GESTAPO MARS by Victor Gischler Reviewed
September 22, 2015
I’m convinced that Victor Gischler could write just about anything and I would read it. No, really. I mean it. In GO-GO GIRLS OF THE APOCALYPSE (my gateway to Gischler), he writes about a divorced insurance salesmen’s adventures through post-apocalyptic America to get to Atlanta for a showdown that may determine the fate of humanity.
This summer Gischler released the novel, STAY, about a stay at home dad who has to call upon his Solo Ops officer training to protect his wife and kids. Then there’s the posse of contract killer circus clowns in the comic book CLOWN FATALE.
But what really convinced me that Gischler could write anything he wanted was GESTAPO MARS. Nazi trained assassin, Carter Sloan, is woken from his cryogenic sleep 250 years after being put under. Gestapo Mars is under attack from aliens and rebels, and the Reich needs Sloan’s special skills to help them retain control of the universe. Sloan’s mission is to kill the daughter of the Brass Dragon. And then he’s told not to kill her. And then the mission is back to killing her. He pushes on to find this woman, regardless if he should eliminate her or not. Sloan needs to know what makes this particular woman so important to the Nazi’s and why they want her assassinated (or not).
GESTAPO MARS follows Sloan on his journey from a burned out Earth to moons and other planets to track down his mystery woman. Fast with the trigger or with the ladies, Sloan doesn’t let anything get in his way of completing his mission, whatever that mission might be at the time. Gischler has perfectly mashed up everything we love about Buck Rogers with everything we love about Barbarella.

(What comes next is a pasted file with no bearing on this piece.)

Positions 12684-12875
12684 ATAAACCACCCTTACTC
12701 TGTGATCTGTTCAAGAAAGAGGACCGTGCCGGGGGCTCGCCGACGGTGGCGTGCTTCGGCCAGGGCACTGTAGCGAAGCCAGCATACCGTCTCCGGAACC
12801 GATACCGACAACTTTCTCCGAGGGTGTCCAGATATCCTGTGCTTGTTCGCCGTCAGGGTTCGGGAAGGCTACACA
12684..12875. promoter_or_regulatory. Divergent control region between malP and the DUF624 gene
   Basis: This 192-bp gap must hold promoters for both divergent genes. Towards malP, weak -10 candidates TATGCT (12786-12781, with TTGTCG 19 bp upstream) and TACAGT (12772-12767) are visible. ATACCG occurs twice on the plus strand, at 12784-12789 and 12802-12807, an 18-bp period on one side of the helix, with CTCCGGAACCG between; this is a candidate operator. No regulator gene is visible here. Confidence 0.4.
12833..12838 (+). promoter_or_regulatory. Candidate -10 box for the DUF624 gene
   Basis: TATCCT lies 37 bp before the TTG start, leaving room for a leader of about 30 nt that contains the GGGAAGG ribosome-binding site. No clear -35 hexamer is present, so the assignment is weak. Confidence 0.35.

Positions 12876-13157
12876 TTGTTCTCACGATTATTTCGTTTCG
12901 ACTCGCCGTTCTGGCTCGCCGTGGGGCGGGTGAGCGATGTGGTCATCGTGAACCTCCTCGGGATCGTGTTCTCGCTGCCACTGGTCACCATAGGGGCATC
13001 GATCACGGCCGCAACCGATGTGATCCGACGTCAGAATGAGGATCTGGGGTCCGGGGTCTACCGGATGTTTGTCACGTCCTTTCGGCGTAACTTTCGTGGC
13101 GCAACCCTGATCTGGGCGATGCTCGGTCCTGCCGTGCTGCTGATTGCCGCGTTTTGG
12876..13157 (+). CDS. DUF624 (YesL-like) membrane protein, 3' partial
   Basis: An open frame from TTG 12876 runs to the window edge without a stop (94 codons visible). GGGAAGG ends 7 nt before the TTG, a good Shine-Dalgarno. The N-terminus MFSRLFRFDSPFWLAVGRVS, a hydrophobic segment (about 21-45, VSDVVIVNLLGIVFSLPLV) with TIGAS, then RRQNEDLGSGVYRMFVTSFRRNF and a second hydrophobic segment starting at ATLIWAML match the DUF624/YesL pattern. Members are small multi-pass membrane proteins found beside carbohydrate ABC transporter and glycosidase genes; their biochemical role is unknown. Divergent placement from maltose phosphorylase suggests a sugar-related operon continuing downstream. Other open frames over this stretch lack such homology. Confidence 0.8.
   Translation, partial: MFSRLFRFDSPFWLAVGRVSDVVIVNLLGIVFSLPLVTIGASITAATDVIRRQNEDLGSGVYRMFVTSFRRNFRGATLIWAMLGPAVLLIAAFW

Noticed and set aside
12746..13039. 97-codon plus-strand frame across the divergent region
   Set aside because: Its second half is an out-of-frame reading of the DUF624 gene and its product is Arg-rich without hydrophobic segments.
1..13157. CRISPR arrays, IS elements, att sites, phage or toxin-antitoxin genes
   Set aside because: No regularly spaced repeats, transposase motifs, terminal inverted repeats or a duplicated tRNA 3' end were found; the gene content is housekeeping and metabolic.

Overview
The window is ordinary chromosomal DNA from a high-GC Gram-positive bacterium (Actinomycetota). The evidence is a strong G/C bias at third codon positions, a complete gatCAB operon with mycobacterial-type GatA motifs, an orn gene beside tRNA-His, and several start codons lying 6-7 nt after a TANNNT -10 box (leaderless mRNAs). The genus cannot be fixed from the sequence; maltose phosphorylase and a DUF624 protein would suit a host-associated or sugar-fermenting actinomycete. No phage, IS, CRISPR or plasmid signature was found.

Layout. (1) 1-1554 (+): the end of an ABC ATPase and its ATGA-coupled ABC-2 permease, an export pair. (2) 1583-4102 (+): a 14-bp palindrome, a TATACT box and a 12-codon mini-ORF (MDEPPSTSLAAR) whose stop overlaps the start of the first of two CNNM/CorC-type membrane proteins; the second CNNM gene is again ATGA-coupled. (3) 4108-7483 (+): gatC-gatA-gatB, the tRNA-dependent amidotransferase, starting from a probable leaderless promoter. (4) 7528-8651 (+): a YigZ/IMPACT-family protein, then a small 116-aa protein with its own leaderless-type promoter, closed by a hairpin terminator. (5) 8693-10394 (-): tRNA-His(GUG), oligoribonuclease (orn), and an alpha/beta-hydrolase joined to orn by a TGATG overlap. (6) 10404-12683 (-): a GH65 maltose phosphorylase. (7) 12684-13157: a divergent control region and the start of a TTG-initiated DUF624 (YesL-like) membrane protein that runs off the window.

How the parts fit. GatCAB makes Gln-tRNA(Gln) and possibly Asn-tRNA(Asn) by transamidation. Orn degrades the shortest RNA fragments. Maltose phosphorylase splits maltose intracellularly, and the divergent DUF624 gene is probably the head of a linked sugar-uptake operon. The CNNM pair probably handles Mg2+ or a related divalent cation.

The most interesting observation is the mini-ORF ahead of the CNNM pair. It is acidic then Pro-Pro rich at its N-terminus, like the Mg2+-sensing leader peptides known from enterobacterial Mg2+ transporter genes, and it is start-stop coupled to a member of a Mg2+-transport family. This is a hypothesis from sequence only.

While this book is nothing like anything else I’ve read by Gischler, it still feels like one of his books. The book has a serious tone, but Gischler infuses it with humor. For example, Sloan is attempting to make a speedy departure from an abandoned planet with roaming scavengers. His lady of the moment and a family caught on the planet escape on the one operational spaceship. Sloan is forced to use a partially functional postal ship to stage his escape, but the ship’s computer fights with him the entire time. The full startup procedures weren’t followed, repairs on the ship haven’t been completed, and then a missile is fired at the ship. The computer actually cries after being hit by the missile and blames Sloan for all of the damage. I can’t tell you want the computer says to Sloan because my mom reads these reviews, but I can’t tell you it isn’t very nice.
And then there’s the scene with the Nazi dinosaurs. That’s right. Nazi. Dinosaurs.
Many of Victor Gischler’s books involve a journey of some sort: across post-apocalyptic America, through New York to save the family, across America with the circus, or through space to maintain Nazi rule on Mars. You know that these journeys will be wild rides to where ever they go you won’t want it to end. GESTAPO MARS is no different.